When I taught Language Studies at Mohawk College way back when in the early Aughts, grammar was always an important component of Communications courses. I was always careful to include the importance of nuance, connotation, and subtext in those lessons because loaded language, spin, doublespeak, and opinion were real problems and language was not supposed to be the place where you parse you words and lie.
There would always be a lesson about not using doublespeak, for instance. Be clear, direct, and to the point. Do not use the divine passive -- sentences had to have a subject, object, and verb so if there was a decision made that was not favourable to the receiver of a communication, they would know who was responsible as the divine passive implied it was some otherworldly entity ("Management rejected your claim" is direct and gives facts; "Your claim was rejected" is the divine passive suggesting the some nebulous god was behind it).
But there would also be a lesson about the differences between facts and opinions because it wasn't always easy to tell. I would begin with softballs such as "The room is huge" versus the square footage of said room. Then it got to more complex differences between stating the "The woman was angry," versus "The woman pounded her fist on the table and yelled."
The more complex the hierarchy I went, the more objections I would receive: surely, it was a safe bet to say a person who was yelling was angry, they'd tell me.
To which I replied, "You don't know that." The person could be genuinely angry, or she could be a grifter playing a game. You need facts to tell the story for you. The more facts, the easier it was to determine what the best course of action would be.
Opinion was the way to bypass having to dig for facts, and usually, opinion uses faulty logic to blind people from the facts that would refute the opinion's hypothesis.
So that the Pew Centre has a study that says people cannot discern fact from opinion is a no-brainer. Journalism is mostly filler these days and has been peddling opinion as fact for a long time.
But for Pew to jump to the conclusion that this show that people cannot discern so-called "real" journalism from fake news is absurd for the simple reason that journalism has no almost no verified factual statements: just opinion and narrative. You cannot tell apart things that are the same.
And journalism has no core when it comes to understanding the factual.
Take the National Post's silly and sophomoric attempt at playing detective, trying to find patterns of unsolved cold cases that may or may not be linked to accused serial killer Bruce McArthur.
On the surface, it may seem to a lay person to be a solid effort, but on closer inspection, it is riddled with holes with some very big and unfounded assumptions, namely that McArthur was the only game in town.
The Highway of Tears has seen many slaughtered First Nations women over the decades -- all sharing the same pattern, but to assume it is a single killer?
At least forty women, but it would not surprise me if that actual number was double or triple that as this is a very lax and lackadaisical country when it comes to comprehending gravity: only one of these murders/disappearances has actually been solved.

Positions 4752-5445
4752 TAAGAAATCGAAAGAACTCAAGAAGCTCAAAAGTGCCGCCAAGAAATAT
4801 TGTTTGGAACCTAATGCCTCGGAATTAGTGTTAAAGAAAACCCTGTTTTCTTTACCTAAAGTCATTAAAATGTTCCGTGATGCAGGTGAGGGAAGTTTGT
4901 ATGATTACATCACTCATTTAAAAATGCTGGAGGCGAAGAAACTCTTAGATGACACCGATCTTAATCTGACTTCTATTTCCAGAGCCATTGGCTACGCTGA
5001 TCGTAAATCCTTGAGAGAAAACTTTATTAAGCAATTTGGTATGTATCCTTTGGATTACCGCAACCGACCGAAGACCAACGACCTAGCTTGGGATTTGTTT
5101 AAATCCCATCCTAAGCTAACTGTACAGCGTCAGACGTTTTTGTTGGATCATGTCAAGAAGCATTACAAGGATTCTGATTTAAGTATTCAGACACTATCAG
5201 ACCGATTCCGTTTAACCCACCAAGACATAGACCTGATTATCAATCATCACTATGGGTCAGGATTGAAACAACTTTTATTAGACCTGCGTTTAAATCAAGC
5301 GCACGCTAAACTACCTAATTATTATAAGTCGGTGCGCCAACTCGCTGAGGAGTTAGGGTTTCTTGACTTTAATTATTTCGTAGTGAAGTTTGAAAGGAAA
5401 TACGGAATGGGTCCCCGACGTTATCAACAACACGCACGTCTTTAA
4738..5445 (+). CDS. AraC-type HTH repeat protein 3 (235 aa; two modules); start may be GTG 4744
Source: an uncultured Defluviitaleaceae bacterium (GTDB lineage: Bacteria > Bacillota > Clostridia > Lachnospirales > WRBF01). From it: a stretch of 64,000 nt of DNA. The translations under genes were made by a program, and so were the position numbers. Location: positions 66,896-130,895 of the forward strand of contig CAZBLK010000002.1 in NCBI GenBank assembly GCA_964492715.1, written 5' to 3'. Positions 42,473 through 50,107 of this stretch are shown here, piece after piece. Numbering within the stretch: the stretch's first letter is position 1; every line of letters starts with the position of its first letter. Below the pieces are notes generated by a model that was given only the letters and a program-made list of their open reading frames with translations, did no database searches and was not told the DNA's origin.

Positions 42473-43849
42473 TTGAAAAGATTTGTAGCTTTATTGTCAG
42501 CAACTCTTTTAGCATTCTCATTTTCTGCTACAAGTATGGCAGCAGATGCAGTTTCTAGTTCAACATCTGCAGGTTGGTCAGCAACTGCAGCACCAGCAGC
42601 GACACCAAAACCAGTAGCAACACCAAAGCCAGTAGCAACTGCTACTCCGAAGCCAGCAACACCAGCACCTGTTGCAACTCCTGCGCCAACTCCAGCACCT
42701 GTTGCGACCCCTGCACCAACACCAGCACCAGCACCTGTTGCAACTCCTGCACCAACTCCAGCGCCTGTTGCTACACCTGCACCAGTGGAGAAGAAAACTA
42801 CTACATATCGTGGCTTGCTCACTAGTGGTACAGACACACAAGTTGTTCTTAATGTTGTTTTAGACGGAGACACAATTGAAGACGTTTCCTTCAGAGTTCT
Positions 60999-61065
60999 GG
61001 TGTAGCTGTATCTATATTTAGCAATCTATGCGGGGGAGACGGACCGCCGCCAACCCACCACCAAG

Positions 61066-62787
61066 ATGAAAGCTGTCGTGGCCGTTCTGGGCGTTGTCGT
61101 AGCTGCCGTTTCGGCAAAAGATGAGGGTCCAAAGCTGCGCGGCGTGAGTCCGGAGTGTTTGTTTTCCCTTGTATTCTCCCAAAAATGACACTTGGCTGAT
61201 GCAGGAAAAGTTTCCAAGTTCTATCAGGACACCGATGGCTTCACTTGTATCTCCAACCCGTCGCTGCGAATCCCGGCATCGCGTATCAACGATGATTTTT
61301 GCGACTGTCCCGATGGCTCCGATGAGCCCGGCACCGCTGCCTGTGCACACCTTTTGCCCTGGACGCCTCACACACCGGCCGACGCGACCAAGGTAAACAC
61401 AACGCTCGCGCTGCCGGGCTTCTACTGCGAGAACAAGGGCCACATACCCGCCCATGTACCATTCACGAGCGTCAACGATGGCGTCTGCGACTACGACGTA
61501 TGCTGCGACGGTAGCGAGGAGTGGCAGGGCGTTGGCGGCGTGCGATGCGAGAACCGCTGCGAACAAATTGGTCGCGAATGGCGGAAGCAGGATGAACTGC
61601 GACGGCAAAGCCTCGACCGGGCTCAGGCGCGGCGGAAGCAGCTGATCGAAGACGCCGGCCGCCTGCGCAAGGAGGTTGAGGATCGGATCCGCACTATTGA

We can have multiple murderers: some serial killers, and some one-time murderers who just happen to pick a victim that fits a pattern.
The Drunkard's Walk by Leonard Mlodinow is essential reading for those who are obsessed with patterns and believe that everything and everyone fits one. Randomness is a far more important factor than patterns, and the Post's amateur sleuthing shows how little they comprehend the significance of it.
The article also suffers from a serious confirmation bias and to explain how deeply ingrained that bias is in Western academic and professional thought, let me go over something I have mentioned previously: the inherent flaw in the FBI's book for criminal profiling The Crime Classification Manual.
I have all three editions, and have read them all cover to cover. There are a lot of real-life case studies, and it is very organized, but it exclusively relies on cases where there was a conviction, making it less than reliable.
You cannot just look at the cases where you have a conviction: you also have to look at unsolved murders, and more importantly, cases where someone was wrongly convicted.
It also is a very good idea to make an assumption that many of those who were convicted were possible wrongly convicted.
Because often, criminal profiling is no no different than fake psychic readings.
The killer was someone who is prone to angry outbursts. How often do we hear that?
And how many people who are prone to angry outbursts never kill anyone?
And those vicious killers who are not prone to angry outbursts but do what they do in order to make sure their targets are dead?
It is a serious problem that the CCM has yet to acknowledge, let alone correct.
Vague, no-brainer statements doesn't make you a detective. There are obvious statements, but often, what seems like a certain pattern is anything but.
Because we are mistaking opinion with fact.
And when professional investigators are prone to make them, so are journalists, and the public because it's not exactly taught in schools. How many of us take critical thinking courses?
Or have their Language Studies professor take it upon herself to sneak it in her grammar lessons?
So for Pew to jump to the conclusion to imply that journalism is somehow superior to filler opinion is just another opinion itself.
Because journalism doesn't discern between fact and opinion.
I created F.R.E.E.D. as a method that does discern between them to report on fact, not opinion or narrative.
Because we need facts that have been more than just verified, but empirically tested.
The National Post has no clue how to do this task -- and neither has any other media outlet.
And it is 2018.
Think about that...